Interpretive Summary: Rumen-protected arginine in ewe lambs: effects on circulating serum amino acids and carotid artery hemodynamics
By: Anne Wallace
Arginine (Arg) is an amino acid needed for metabolism, immunity and blood pressure homeostasis. In ruminants, supplementation of Arg during the periconceptual period may potentially impact pregnancy outcomes.
Researchers evaluated how rumen-protected l-Arg (RP-ARG) supplementation affected circulating serum amino acids and carotid artery hemodynamics in Rambouillet ewes in this Journal of Animal Science study. They hypothesized that both carotid artery hemodynamics and circulating amino acids would be affected by RP-ARG, in a dose-dependent manner. Because rumen microbes degrade most orally supplemented amino acids, delivery of amino acids either in a rumen-protected form or by injection into the ruminant is required. Both these methods of may add additional cost and time. Therefore, fully understanding the efficacy and health effects of amino acid supplementation in ruminants in a research setting, prior to supplementation on a more massive scale, is important.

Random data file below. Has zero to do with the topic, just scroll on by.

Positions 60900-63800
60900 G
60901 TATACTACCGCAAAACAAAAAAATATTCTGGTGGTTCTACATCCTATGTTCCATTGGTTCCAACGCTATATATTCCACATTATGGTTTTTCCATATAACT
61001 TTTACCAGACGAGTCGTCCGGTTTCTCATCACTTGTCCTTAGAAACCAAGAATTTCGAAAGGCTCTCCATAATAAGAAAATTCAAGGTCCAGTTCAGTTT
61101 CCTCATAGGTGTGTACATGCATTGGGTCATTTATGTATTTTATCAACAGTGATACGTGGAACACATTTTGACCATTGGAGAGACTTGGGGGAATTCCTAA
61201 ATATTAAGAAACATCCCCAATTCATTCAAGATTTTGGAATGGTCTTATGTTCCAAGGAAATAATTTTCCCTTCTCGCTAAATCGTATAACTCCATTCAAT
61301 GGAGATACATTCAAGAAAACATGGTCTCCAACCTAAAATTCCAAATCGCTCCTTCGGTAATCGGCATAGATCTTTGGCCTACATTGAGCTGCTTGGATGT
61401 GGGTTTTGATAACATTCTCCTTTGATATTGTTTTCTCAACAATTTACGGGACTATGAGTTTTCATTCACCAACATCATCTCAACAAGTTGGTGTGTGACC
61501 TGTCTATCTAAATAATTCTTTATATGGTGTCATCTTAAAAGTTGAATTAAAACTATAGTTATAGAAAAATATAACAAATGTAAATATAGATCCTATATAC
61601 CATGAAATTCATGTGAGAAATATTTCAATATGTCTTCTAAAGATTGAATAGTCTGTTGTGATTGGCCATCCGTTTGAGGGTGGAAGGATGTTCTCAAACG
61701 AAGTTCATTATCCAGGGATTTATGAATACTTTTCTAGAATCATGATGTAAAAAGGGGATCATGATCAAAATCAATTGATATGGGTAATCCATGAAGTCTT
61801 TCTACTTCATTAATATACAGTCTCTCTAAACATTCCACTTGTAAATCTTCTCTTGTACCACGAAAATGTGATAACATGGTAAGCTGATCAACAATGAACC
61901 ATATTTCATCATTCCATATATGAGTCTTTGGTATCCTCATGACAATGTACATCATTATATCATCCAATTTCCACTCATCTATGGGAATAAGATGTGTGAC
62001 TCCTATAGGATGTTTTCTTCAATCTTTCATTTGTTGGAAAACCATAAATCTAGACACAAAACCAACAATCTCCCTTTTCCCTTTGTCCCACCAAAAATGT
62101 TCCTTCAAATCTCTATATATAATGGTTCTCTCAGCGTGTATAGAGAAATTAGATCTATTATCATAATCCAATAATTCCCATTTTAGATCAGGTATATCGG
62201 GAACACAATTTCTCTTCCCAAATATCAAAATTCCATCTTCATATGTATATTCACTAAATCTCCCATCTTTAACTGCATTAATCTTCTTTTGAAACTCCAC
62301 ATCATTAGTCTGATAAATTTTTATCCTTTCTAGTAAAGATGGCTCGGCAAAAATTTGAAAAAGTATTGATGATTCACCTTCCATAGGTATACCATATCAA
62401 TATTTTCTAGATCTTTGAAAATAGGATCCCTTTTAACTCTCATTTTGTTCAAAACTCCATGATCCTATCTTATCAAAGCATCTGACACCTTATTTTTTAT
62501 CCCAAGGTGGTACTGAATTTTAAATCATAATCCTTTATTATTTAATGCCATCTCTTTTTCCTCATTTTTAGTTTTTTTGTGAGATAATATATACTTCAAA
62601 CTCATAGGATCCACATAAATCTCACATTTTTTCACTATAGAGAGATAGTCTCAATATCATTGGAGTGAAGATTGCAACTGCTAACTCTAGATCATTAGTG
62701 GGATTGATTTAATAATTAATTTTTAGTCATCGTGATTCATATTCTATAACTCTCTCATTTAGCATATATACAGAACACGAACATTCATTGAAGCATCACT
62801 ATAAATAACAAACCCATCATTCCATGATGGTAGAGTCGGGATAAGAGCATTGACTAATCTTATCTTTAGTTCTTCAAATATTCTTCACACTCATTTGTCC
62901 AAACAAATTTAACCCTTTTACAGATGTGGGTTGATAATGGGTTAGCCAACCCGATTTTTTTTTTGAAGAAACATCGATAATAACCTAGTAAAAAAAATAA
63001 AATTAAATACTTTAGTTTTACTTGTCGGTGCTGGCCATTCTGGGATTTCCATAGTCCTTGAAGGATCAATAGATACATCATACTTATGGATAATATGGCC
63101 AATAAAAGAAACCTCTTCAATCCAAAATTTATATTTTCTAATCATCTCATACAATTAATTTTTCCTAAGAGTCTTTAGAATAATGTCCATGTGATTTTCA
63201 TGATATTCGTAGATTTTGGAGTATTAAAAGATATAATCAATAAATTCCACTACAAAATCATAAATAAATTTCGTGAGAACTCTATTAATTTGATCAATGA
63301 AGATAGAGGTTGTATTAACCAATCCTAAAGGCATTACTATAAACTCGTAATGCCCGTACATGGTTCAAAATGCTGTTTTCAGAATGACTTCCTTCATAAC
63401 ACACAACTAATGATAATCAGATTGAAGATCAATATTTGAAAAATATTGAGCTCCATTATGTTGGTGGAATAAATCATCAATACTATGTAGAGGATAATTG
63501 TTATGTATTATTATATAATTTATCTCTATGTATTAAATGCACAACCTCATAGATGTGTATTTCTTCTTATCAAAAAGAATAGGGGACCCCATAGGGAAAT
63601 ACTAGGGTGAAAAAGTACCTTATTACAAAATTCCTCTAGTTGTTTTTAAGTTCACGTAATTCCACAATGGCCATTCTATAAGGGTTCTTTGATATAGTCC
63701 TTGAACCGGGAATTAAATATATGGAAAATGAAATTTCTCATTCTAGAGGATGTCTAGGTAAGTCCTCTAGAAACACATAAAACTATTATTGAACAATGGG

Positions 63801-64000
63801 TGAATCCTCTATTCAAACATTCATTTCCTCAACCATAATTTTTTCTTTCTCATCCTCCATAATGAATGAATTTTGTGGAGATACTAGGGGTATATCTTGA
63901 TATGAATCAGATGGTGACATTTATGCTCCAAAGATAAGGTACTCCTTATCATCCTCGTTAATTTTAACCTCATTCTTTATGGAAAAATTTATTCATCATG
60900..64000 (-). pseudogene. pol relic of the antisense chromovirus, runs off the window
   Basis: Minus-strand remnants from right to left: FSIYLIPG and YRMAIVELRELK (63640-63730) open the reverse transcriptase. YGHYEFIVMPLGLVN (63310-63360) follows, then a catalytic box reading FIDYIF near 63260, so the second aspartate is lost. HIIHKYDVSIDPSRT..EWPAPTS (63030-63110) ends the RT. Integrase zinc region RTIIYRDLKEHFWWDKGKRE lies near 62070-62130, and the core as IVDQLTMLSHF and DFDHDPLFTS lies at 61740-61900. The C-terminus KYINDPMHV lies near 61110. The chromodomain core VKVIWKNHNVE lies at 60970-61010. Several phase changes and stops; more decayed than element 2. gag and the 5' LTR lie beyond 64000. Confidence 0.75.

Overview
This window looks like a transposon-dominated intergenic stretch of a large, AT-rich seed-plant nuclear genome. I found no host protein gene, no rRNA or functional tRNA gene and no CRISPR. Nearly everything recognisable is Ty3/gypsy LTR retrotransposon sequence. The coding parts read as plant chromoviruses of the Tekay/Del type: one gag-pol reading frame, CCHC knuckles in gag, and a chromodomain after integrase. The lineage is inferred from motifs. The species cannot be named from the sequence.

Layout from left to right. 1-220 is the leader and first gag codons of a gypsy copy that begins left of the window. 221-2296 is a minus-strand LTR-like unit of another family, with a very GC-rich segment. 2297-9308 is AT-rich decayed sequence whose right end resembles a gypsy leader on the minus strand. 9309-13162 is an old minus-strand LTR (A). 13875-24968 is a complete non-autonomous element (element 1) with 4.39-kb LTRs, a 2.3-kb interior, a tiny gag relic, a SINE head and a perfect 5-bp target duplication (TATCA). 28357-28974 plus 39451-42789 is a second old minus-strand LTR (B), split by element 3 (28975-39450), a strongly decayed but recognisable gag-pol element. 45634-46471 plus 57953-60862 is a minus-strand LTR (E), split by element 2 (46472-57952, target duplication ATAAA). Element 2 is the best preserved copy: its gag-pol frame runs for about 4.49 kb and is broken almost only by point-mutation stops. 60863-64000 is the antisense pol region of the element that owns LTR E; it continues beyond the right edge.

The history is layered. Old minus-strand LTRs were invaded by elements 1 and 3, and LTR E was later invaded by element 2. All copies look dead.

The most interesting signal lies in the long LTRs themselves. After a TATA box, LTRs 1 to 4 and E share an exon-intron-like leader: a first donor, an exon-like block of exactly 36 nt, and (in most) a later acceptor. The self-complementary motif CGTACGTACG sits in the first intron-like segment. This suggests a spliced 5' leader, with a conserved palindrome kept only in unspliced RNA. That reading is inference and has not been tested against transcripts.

Three groups of ewes were given RP-ARG in doses of 90, 180 and 360 mg while a fourth control group was provided with no supplemental RP-ARG. After two weeks, ewes fed RP-ARG had improved peripheral tissue blood perfusion, lower vascular resistance of blood flow and increased levels of the serum amino acids Ornithine and Aspartate, with 180 mg reported by the authors as the ideal dose of RP-ARG (better than 90 mg but same as 360 mg).
The results of this study support the authors’ hypothesis and suggest that supplementation with 180 mg of RP-ARG benefits ewes. Future studies evaluating the effects of RP-ARG on ewes or their offspring, when ewes are in the periconceptual period or during gestation, may be warranted.